Figure 26. External whole body contamination monitor.

Internal, whole body counting systems identify and measure the radioactive
contamination inside a persons thyroid, lungs, gastro intestinal tract and the whole body.
This allows medical personnel to quickly select the best treatment minimizing the long
term impact of the contamination.
Area Monitoring Systems allow the constant monitoring of both the interior and
the exterior of the secured facilities for radiation. It will automatically generate an alert
in the case of any significant increases in radiation levels (Fig. 27).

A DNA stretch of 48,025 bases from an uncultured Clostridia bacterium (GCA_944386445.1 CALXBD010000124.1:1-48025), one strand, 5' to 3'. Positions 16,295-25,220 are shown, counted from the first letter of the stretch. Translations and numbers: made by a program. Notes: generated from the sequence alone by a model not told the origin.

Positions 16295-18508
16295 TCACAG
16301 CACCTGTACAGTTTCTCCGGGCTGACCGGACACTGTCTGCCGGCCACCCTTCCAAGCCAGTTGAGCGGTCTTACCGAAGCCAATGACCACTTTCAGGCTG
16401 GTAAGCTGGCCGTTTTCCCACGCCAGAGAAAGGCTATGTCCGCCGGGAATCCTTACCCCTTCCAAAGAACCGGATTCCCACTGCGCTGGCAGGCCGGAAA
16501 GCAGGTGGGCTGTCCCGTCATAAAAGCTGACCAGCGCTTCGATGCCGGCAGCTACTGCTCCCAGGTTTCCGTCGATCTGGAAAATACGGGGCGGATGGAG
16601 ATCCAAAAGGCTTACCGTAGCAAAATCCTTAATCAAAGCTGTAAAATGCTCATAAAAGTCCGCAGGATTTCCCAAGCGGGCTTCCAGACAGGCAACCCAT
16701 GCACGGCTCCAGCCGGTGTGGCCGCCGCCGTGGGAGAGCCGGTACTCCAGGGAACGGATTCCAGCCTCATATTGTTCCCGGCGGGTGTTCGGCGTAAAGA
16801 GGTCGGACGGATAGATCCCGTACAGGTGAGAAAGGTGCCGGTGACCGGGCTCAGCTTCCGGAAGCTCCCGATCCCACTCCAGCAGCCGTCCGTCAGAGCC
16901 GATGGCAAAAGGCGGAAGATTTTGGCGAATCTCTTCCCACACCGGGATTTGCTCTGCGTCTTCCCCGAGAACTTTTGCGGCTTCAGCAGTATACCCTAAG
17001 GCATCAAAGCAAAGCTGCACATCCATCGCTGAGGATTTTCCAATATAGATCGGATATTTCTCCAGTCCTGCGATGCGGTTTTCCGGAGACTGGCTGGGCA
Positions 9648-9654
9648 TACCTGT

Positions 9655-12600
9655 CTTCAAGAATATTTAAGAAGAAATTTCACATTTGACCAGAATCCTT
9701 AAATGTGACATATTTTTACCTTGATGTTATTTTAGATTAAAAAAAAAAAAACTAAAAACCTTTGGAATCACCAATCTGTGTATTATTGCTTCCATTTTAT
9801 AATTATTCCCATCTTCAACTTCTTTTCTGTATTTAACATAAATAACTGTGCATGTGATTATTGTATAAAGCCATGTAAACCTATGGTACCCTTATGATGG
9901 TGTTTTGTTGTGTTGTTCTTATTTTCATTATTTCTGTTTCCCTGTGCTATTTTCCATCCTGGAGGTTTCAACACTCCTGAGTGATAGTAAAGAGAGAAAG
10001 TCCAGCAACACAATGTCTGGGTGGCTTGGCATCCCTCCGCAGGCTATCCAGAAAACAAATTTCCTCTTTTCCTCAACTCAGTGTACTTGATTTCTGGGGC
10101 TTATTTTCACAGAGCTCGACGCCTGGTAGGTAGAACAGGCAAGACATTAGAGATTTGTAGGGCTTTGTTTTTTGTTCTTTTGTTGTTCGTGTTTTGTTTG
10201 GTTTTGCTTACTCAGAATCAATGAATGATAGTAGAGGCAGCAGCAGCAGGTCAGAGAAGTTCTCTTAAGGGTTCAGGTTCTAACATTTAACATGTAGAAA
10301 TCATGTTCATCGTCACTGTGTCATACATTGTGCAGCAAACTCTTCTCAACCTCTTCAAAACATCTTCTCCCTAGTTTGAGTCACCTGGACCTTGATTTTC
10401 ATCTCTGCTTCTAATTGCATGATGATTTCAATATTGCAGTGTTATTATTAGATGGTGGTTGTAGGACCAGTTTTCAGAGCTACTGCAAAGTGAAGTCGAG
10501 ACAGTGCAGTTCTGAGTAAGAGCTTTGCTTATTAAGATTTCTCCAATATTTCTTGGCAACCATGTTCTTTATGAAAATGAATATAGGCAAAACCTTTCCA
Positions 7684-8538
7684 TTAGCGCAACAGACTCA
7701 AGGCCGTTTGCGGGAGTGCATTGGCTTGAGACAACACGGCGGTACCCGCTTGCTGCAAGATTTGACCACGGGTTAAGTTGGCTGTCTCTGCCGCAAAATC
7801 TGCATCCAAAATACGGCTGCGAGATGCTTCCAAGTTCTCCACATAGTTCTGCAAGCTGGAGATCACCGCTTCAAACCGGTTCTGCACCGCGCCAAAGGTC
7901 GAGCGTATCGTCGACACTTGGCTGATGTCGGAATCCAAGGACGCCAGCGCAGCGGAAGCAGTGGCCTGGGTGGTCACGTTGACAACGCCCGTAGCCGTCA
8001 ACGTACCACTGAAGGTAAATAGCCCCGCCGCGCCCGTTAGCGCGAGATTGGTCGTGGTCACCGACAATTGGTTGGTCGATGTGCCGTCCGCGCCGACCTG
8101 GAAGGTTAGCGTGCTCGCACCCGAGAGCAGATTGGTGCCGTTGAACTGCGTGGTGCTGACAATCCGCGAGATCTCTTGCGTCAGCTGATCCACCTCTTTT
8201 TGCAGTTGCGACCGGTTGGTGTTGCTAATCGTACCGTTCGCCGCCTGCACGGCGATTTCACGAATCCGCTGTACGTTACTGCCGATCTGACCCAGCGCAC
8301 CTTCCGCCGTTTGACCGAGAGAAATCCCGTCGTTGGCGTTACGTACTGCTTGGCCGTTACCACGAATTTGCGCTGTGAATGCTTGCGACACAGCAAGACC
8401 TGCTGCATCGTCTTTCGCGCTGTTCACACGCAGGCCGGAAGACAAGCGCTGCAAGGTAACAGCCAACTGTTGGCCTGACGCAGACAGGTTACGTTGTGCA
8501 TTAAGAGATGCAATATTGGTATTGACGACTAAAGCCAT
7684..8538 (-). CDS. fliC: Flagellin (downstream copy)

Figure 27. Area radiation monitor.

Radiation patrol mobile systems identify and track gamma ray emissions remotely
(Fig. 28). Mobile vehicles, helicopters and possibly satellites monitor whole stretches of
the earths surface, countries, cities, airports, harbors, special events such as football or
baseball games or incident areas and transmit the data to a command control center to
assess possible evacuation and decontamination strategies (Fig. 29).

Figure 28. Radiation patrol mobile monitoring van.

Figure 29. Radiation patrol mobile monitoring system display.


1. A.C. Melissinos, Experiments in Modern Physics, Academic Press, New York,
p. 178, 1966.
2. Instruments Catalog,.Canberra Nuclear, Meriden, Connecticut.
3. Mass Attenuation Coefficients for NaI(Tl), National Bureau of Standards
(NBS) circular 583,, Table 37, 1956.


1. Proportional detectors are typically specified in terms of the resolution for the 5.9
keV Mn
x ray from a